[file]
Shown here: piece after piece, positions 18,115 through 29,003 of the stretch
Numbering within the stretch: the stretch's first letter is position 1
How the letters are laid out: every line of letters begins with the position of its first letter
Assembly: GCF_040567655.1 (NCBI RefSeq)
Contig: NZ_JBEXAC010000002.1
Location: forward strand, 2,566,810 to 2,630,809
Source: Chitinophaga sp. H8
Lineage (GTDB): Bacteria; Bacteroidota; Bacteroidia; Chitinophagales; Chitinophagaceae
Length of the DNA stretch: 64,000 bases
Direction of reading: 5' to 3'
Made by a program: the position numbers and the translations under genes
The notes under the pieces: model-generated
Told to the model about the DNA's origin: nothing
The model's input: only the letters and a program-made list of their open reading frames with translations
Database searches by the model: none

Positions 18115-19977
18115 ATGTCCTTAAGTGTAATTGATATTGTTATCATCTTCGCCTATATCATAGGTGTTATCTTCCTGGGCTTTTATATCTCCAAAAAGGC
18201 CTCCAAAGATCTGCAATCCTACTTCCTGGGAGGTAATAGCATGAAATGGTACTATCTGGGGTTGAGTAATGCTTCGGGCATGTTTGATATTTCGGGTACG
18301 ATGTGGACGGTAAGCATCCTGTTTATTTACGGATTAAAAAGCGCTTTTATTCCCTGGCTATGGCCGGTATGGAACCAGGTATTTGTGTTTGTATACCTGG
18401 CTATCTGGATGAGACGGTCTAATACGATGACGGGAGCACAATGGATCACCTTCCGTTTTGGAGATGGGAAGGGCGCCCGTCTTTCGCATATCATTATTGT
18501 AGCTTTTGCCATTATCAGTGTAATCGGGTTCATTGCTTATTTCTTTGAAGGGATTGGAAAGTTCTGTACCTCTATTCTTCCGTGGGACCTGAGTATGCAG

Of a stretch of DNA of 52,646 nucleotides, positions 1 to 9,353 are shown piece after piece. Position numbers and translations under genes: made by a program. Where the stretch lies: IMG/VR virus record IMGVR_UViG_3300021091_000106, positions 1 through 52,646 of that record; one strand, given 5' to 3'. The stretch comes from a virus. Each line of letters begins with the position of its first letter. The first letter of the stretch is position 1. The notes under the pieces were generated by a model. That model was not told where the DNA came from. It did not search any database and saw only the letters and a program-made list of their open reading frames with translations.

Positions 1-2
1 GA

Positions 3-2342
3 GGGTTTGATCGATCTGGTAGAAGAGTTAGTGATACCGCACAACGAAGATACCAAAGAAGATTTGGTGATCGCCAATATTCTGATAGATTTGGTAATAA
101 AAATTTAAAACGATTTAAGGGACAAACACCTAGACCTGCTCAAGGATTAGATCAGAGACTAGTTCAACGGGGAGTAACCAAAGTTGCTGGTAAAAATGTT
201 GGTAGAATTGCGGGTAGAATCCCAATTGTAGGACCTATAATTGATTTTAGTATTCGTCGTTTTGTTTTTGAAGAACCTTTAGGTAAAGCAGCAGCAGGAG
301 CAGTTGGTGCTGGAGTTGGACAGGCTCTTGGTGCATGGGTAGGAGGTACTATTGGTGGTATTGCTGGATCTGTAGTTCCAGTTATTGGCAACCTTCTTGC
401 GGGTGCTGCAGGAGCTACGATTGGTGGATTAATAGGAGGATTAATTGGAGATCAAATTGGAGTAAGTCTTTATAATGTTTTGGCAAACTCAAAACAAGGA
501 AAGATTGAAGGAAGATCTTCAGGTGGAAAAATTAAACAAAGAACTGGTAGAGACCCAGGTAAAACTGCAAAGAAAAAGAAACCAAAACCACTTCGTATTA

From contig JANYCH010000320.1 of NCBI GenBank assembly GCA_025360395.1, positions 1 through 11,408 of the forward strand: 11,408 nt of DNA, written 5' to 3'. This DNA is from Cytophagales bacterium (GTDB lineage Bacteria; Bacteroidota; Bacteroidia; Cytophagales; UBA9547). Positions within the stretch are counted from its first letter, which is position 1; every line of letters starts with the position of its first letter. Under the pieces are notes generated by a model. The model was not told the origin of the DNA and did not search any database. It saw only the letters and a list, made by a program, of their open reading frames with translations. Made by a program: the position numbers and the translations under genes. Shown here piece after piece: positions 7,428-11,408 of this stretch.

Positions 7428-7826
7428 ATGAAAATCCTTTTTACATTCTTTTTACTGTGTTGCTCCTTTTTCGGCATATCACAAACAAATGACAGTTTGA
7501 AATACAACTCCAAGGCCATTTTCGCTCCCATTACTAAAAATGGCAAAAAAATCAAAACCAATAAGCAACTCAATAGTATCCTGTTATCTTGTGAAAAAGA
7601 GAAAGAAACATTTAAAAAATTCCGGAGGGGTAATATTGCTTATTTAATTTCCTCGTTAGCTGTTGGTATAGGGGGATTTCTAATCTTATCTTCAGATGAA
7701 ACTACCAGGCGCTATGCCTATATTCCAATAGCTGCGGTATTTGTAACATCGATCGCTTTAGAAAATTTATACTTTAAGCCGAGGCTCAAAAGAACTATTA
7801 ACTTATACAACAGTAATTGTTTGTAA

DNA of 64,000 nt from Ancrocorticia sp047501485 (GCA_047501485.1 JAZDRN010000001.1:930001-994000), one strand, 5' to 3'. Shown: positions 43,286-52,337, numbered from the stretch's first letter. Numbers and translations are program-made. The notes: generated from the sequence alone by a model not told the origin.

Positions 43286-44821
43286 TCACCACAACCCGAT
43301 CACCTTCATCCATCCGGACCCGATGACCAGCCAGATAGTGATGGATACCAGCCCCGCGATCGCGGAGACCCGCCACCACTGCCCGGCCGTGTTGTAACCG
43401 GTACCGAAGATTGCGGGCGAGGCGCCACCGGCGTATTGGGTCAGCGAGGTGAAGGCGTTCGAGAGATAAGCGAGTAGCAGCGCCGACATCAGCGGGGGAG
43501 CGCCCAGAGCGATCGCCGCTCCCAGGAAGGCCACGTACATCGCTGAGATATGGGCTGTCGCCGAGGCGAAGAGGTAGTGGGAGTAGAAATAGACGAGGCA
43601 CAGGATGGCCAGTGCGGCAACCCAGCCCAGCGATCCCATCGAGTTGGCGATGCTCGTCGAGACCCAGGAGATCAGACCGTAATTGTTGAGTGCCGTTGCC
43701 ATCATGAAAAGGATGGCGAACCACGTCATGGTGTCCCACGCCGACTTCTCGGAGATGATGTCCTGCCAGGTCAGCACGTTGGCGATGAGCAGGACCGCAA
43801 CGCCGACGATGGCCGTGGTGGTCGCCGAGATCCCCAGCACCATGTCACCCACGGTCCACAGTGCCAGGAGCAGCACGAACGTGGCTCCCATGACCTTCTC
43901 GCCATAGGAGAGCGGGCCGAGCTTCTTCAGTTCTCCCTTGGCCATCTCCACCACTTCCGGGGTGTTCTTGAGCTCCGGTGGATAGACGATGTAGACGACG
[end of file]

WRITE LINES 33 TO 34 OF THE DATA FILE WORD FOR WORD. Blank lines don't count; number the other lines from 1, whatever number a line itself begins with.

Positions 7428-7826
7428 ATGAAAATCCTTTTTACATTCTTTTTACTGTGTTGCTCCTTTTTCGGCATATCACAAACAAATGACAGTTTGA